WORLD leaders have warned of a “strong likelihood” that new and potentially more dangerous variants of Covid will arise.
The World Health Organization (WHO) suggested the worst is yet to come, even though vaccines have become available.
The World Health Organization (WHO) has warned of new and potentially more dangerous Covid variants in the future. Pictured: WHO chief Tedros Adhanom GhebreyesusCredit: AP
The WHO’s emergency committee said in a statement: “Despite national, regional, and global efforts, the pandemic is nowhere near finished.
“The pandemic continues to evolve with four variants of concern dominating global epidemiology.
“The Committee recognised the strong likelihood for the emergence and global spread of new and possibly more dangerous variants of concern that may be even more challenging to control.”
The virus is constantly changing in order to survive in humans, with dozens of new strains arising and competing with each other in the past 19 months.
The WHO has four variants labelled “a concern” that are either more easily spread and/or weaken vaccine efficacy, including the highly infectious Delta strain that first emerged in India but has now spread globally.
Although vaccines are working to drive down the epidemic in some parts of the world, others have sky-high infection rates.
The more cases there are, the more likely a new variant will develop, scientists say.
They also warn that as more people get immunity, either through infection or vaccination, it puts pressure on the virus to evolve.
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But at the same time, the best way to protect people is to roll out vaccines, which also drives transmission down.
The WHO committee called on all countries to support the drive to vaccinate at least 10 per cent of the population of every country by the end of September.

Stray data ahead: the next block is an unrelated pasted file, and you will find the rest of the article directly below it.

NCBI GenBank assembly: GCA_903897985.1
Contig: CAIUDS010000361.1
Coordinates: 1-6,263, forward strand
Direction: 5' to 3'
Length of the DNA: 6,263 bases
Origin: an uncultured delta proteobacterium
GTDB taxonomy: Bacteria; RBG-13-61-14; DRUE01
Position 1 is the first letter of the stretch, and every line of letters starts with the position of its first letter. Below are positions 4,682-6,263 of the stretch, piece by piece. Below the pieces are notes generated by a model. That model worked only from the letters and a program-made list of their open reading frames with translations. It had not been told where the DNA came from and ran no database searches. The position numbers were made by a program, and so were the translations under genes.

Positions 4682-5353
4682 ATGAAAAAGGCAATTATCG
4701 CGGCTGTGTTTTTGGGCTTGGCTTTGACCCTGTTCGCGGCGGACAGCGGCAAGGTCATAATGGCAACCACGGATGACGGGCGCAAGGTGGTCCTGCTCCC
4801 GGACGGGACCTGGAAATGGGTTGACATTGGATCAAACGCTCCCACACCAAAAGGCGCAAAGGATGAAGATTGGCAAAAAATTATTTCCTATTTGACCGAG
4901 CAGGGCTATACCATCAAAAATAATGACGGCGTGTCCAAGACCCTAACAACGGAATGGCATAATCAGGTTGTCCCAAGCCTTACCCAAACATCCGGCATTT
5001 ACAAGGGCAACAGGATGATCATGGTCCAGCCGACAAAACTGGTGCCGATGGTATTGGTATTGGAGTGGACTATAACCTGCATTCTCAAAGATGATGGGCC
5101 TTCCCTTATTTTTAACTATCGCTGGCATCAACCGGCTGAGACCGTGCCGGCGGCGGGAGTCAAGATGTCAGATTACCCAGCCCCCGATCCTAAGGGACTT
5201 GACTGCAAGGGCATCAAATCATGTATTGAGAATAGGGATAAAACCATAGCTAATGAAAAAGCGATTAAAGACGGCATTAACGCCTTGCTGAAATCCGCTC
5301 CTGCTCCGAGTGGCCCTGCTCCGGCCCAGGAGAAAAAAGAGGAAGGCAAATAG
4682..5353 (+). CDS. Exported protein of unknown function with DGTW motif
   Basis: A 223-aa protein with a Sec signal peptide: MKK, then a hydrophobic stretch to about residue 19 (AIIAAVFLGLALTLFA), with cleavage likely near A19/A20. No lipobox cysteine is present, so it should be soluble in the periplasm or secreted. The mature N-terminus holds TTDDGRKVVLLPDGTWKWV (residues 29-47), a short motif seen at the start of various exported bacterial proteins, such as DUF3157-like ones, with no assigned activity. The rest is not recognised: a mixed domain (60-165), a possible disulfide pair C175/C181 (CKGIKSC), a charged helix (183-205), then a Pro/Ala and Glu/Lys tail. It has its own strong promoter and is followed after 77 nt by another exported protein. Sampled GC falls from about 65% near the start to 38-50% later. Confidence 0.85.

Not out the woods
It comes as global infections have soared to half a million daily, largely driven by the virulent Delta strain.
Cases have been rising again worldwide since the end of June, topping 540,000 on Tuesday and again on Wednesday.
The virus has reappeared in places long believed to have dodged the worst of the pandemic, with Australia facing an outbreak that has grown to almost 1,000 cases nationwide in a month.
Covid-linked deaths in Africa surged by 43 percent in the space of week, driven by a lack of intensive-care beds and oxygen, the WHO said Thursday.
And in Asia, Indonesia recorded 56,757 daily infections, overtaking India as the region’s Covid-19 epicentre.
Meanwhile, as the virus shows no sign of easing, the WHO is working towards the second phase of an investigation into where Covid-19 originated.
It urged China to be more “transparent”, as WHO chief Tedros Adhanom Ghebreyesus demanded more access to raw data.
“We hope there will be better cooperation to get to the bottom of what happened,” Dr Tedros said.
It came after a report compiled by a team of independent experts in Wuhan earlier this year was widely criticised.
No firm conclusions were made about the origins of the virus, with instead only a ranking of a number of hypotheses.
The theory of a lab leak was given only 440 words in the March report, mostly to dismiss it.
The WHO only managed to send a team of independent, international experts to Wuhan in January, more than a year after Covid first surfaced there in late 2019.
But China’s foreign ministry spokesman Zhao Lijian insisted the country had allowed experts “to see the original data that needed special attention”, although “some information involves personal privacy and cannot be copied and taken out of the country”.
For the next phase of the investigation, Dr Tedros said: “I hope there will be better cooperation, and we have continued the engagement with China, and also with (other) member states, … to get into the bottom of what happened.”
Pointing to the more than four million official deaths from Covid worldwide, the WHO chief said: “I think we owe it to them to know what happened.”
The US is the worst-affected country with 608,400 deaths, followed by Brazil with 538,942, India with 412,531, Mexico with 235,740, and Peru with 194,845.
The WHO says up to three times more people have died directly or indirectly due to the pandemic than official figures suggest.